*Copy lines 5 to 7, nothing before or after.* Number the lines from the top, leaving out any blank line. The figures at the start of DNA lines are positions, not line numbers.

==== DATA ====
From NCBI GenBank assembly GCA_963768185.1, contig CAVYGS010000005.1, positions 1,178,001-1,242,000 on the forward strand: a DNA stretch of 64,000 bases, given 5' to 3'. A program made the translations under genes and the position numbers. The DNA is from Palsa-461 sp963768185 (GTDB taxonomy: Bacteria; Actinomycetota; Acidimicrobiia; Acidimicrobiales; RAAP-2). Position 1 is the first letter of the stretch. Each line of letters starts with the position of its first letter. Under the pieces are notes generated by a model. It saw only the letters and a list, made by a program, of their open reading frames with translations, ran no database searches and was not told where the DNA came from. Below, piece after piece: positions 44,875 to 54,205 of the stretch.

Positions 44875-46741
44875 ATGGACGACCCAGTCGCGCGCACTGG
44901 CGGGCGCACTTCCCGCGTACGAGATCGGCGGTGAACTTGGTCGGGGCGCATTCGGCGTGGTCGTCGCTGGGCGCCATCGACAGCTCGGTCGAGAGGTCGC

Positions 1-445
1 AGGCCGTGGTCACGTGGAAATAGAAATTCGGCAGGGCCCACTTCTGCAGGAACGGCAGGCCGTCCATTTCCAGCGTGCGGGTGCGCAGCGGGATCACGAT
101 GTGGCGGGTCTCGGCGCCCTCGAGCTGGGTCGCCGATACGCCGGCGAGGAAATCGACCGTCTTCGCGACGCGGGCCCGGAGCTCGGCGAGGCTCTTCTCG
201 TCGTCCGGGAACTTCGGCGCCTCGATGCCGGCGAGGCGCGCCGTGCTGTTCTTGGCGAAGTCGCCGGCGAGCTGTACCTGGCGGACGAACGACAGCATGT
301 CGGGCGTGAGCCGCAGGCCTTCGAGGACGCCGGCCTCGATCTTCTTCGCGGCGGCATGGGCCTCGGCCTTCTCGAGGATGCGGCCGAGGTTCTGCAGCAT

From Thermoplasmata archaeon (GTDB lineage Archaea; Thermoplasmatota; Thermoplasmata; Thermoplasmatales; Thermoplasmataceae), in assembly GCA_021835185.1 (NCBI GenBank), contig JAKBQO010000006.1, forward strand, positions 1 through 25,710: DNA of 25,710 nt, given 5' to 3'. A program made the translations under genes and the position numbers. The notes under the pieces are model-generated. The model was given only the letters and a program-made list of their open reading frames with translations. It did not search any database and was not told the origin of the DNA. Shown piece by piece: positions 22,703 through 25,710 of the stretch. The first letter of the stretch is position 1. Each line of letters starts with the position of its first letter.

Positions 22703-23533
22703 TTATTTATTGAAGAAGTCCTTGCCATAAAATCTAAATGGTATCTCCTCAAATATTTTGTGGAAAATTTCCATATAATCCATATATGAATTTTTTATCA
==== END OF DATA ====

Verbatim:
Positions 1-445
1 AGGCCGTGGTCACGTGGAAATAGAAATTCGGCAGGGCCCACTTCTGCAGGAACGGCAGGCCGTCCATTTCCAGCGTGCGGGTGCGCAGCGGGATCACGAT
101 GTGGCGGGTCTCGGCGCCCTCGAGCTGGGTCGCCGATACGCCGGCGAGGAAATCGACCGTCTTCGCGACGCGGGCCCGGAGCTCGGCGAGGCTCTTCTCG